Nearly 300,000 Michigan drivers can breathe a sigh of relief today.
The state’s Driver Responsibility Fees are being wiped off the books.
If you’re headed to a Secretary of State Office you’ll most likely see longer lines than usual.
That’s because earlier this year, Governor Rick Snyder signed a bill eliminating extra fees charged for various traffic violations on top of regular traffic citation fines and court costs.
The fees could be higher than the ticket that caused it.
This now allows hundreds of thousands of Michigan drivers the opportunity to get their licenses re-instated.
However, if a person also has a suspension, for example a ticket owed to a local court, on their record they’ll still need to get that taken care of before trying to get a valid license.
Officials mailed out letters ahead of Oct. 1 to advise affected motorists of the status of their driving record.
The letters inform affected residents if they are eligible for license reinstatement or if there are other issues that must be taken care of before they visit.
“It’s a great thing to see. We’re very pleased that the legislature stepped up, ripped off the Band-Aid, took care of this last vestige of Michigan’s lost decade. This will help Michigan residents get back to work and be more productive members of society,” says Fred Woodhams, Spokesperson for the Michigan Secretary of State’s Office.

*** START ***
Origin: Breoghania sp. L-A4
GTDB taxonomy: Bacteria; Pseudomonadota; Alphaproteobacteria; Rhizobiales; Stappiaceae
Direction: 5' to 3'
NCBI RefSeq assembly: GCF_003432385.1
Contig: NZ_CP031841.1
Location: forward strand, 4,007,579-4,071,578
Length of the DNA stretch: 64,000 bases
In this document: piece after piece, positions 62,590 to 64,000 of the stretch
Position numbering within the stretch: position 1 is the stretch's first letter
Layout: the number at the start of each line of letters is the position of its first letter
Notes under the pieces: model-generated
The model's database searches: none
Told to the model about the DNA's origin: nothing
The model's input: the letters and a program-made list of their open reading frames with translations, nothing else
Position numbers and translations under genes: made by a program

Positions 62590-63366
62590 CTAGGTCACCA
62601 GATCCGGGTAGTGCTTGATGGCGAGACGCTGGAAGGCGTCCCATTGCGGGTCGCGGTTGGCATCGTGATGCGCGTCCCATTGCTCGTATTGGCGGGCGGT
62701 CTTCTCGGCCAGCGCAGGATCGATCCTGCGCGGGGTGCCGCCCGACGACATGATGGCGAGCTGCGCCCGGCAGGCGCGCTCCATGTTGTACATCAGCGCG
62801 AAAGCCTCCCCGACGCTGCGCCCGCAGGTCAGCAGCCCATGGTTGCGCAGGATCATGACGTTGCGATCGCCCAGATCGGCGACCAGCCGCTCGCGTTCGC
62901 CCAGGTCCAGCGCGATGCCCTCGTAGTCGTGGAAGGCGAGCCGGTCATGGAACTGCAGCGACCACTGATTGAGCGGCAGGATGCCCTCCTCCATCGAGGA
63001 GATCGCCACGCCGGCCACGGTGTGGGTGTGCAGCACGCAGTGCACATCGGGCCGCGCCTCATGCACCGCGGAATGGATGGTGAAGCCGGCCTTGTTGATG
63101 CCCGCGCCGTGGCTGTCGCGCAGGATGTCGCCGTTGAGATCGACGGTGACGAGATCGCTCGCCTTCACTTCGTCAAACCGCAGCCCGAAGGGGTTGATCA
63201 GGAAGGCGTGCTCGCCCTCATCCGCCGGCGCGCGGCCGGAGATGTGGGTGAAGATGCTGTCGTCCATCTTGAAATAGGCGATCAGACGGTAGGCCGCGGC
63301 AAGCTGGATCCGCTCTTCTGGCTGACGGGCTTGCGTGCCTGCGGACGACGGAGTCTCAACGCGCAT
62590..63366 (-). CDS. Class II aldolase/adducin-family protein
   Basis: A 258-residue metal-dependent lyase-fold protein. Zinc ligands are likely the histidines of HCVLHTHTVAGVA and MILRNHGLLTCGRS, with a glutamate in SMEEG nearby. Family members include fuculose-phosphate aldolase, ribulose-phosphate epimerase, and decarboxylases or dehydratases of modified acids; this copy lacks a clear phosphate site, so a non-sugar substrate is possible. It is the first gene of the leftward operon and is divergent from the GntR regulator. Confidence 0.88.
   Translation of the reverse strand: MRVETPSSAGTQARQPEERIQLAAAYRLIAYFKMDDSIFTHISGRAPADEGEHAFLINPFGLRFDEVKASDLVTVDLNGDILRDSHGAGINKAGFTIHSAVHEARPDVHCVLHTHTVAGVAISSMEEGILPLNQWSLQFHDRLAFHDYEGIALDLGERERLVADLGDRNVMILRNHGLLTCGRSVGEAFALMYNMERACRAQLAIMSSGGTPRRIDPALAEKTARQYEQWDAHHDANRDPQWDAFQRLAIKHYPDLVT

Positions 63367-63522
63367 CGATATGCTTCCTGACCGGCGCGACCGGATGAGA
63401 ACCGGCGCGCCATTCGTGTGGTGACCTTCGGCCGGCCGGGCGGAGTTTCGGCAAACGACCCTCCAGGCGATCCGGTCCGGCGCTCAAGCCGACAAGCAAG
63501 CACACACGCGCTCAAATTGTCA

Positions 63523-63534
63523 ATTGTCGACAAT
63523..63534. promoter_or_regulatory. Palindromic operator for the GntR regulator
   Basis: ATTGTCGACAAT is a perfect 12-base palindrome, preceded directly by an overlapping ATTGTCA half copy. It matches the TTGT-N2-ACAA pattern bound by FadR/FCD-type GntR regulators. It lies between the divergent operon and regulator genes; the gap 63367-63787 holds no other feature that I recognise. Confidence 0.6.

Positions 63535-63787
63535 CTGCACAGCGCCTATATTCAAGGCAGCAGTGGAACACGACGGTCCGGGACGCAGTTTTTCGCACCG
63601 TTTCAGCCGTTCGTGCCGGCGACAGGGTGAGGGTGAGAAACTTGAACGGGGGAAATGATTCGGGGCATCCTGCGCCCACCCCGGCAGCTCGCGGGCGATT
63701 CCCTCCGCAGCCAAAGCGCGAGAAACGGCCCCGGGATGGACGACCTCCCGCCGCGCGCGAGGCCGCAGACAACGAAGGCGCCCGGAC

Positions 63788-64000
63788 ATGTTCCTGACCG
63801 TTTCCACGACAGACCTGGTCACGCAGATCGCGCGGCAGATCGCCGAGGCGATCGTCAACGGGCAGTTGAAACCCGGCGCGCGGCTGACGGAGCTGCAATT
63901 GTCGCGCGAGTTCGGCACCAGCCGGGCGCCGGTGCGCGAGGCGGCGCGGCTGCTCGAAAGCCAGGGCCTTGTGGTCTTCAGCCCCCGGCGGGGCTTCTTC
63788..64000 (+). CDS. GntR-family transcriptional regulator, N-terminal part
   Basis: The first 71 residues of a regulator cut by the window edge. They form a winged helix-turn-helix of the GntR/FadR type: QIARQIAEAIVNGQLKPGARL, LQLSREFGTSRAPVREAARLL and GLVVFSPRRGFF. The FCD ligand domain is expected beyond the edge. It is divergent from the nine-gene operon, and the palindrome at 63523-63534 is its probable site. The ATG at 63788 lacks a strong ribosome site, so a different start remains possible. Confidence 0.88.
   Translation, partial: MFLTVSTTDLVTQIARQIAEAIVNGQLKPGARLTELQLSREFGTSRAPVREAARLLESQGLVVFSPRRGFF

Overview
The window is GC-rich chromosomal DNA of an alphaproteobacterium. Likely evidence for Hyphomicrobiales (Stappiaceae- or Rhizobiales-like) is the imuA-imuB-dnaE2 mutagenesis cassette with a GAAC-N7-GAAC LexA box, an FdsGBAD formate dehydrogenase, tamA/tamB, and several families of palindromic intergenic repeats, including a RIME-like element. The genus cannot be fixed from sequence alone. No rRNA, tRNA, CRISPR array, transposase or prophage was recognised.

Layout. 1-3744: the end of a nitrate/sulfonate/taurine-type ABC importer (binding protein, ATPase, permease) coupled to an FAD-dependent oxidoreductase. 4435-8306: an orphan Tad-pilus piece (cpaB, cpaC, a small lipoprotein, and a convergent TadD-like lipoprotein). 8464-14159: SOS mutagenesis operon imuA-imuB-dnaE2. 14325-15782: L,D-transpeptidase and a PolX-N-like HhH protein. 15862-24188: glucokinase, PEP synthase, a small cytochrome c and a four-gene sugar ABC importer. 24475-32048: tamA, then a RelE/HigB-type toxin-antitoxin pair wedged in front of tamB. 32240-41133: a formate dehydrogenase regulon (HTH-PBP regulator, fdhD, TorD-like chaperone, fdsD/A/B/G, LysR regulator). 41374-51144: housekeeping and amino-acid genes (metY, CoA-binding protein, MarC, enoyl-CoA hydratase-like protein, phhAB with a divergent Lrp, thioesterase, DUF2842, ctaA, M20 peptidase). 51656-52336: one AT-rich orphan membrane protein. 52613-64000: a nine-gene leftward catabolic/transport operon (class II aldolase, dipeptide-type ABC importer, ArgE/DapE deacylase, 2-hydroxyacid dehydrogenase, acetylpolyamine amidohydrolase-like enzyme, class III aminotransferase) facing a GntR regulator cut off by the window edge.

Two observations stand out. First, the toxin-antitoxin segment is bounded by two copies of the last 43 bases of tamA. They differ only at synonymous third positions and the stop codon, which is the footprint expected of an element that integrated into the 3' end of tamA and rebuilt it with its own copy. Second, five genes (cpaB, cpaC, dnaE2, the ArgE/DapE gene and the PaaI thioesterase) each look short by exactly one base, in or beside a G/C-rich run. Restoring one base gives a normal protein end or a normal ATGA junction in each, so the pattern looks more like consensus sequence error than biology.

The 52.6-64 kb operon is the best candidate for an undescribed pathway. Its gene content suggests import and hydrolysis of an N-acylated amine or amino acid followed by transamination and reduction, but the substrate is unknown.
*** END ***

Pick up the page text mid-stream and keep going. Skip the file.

To find out the status of your driving record, you can call the Secretary of State’s Customer Care line at 1-888-767-6424.
Officials say re-instatement fees will be waived through the end of the year.
The Secretary of State’s Office was approved $1-million to hire more customer-service employees through the next year.
It has has so far hired more staff in preparation for the influx of people who are now eligible to get their licenses back.
“We are aware that many people will be coming into a Secretary of State’s Office across the state so with help from the legislature and governor Snyder we have additional money, we’re hiring more staff. We’ll have a number of new positions across mid-Michigan. We’ll be as ready as we can be to serve Michigan residents, accommodate the people that’ll be coming into the offices and help ensure that the lines are moving as swiftly as possible,” says Woodhams.